TALLAHASSEE — The State Board of Education voted Tuesday to extend a policy preventing schools from dropping by more than a letter grade on their state-issued report cards through the 2014-15 school year, despite the complaints of some board members.
The board voted 4-2 to continue the policy, which was first used in the report cards issued following the 2011-12 school year and continued this year as superintendents said a slew of changes to Florida’s accountability system made it hard to tell what was causing unusual drops in school grades.
Board members approved the change as an amendment to a package of rule revisions that state Department of Education officials described as technical. But the move drew concern even from some of the members who ended up voting for the plan, and particularly from those who opposed it.
Kathleen Shanahan, who is set to leave the board at the end of the year, called the move to amend the plan onto the rule changes “too cute by half.” She also pointed out that by the time the plan expired, a proposal that was originally intended to be temporary will have lasted for four years.
“A four-year safety net becomes a bureaucracy, in my opinion,” Shanahan said.
By extending the policy until the grades issued after the 2014-15 school year, the policy would buffer schools through the transition to a new testing regime under the “Common Core State Standards.” The new tests are expected to kick in during the 2014-15 year.
“I do think that it is more important on that final year (of the transition),” said Board Chairman Gary Chartrand.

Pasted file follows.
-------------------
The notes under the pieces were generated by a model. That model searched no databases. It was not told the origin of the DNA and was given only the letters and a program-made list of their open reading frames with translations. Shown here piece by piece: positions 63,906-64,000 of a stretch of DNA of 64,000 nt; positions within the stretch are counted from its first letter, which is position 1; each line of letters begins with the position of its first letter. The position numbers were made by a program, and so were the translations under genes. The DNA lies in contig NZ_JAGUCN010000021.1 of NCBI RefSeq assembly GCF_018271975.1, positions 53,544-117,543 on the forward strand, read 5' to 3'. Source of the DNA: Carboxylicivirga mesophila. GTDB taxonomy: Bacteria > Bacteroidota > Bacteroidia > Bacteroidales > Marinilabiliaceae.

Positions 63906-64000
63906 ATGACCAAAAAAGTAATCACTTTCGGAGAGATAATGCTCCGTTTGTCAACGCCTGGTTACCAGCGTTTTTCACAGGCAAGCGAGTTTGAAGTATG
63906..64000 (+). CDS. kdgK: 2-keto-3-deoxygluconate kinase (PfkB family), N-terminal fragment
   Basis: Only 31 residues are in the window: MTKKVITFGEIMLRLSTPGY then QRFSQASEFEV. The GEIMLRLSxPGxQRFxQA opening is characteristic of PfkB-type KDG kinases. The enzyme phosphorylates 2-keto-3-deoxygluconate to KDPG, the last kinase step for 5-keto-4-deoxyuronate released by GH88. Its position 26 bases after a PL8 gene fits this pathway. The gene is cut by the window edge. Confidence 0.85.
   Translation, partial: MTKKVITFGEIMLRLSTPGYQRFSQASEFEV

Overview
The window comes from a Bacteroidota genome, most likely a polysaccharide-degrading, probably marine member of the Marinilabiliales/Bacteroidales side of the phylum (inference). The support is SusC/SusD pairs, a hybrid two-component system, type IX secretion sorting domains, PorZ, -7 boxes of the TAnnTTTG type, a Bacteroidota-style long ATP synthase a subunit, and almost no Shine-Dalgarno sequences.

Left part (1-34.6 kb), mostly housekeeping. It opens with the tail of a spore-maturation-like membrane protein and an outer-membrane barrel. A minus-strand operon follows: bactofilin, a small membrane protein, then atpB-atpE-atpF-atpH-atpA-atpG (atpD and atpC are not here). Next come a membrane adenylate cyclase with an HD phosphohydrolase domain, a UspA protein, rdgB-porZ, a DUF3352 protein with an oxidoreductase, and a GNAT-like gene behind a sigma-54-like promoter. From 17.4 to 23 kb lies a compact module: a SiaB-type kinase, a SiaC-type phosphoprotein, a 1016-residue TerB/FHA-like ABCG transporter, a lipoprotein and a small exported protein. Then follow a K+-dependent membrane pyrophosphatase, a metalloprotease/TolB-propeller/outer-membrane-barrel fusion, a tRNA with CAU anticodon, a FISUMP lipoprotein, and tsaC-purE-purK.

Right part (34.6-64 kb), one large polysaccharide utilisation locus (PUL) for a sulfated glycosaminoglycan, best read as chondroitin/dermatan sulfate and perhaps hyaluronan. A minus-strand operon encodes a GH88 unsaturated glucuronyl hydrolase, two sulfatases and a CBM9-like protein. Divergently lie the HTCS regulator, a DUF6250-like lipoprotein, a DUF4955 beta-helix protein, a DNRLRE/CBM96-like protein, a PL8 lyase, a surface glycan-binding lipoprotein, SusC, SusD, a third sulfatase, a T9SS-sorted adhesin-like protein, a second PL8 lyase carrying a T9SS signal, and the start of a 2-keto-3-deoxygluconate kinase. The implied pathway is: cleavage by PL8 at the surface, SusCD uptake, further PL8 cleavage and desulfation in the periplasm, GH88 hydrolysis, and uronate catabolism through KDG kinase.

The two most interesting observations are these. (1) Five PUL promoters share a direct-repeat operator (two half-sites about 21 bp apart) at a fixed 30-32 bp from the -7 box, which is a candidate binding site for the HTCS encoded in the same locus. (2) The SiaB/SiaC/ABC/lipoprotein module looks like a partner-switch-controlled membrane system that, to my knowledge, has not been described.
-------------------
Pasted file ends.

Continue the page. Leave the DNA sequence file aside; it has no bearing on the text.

The state is still trying to determine which tests to use under Common Core, after Gov. Rick Scott ordered the education agency to begin disentangling itself from a multistate consortium that has developed tests under the new educational benchmarks.
But Patricia Levesque, executive director of former Gov. Jeb Bush’s Foundation for Florida’s Future, knocked the school-grading move in a statement issued later Tuesday.
“Florida is in a period of transition to higher standards, and stability and transparency during these times is key,” she said. “That transparency provides valuable information on the state of student learning — what matters most — even when it’s not what we want to hear.”
The debate over Common Core has lingered over the board’s actions in recent weeks, after Scott issued an executive order regarding how the state would implement the new standards and measure student learning under them. Some conservative activists fear that the initiative, which was created in a state-led process and has been adopted by about four dozen states, could lead to too much federal interference in local education.
Following Scott’s order, the board also voted not to adopt a series of “appendices” to Common Core, including items like reading lists or suggested tasks for students. Shanahan also questioned that move, saying the appendices could help teachers.
“I don’t know why we’re disarming the teachers,” she said.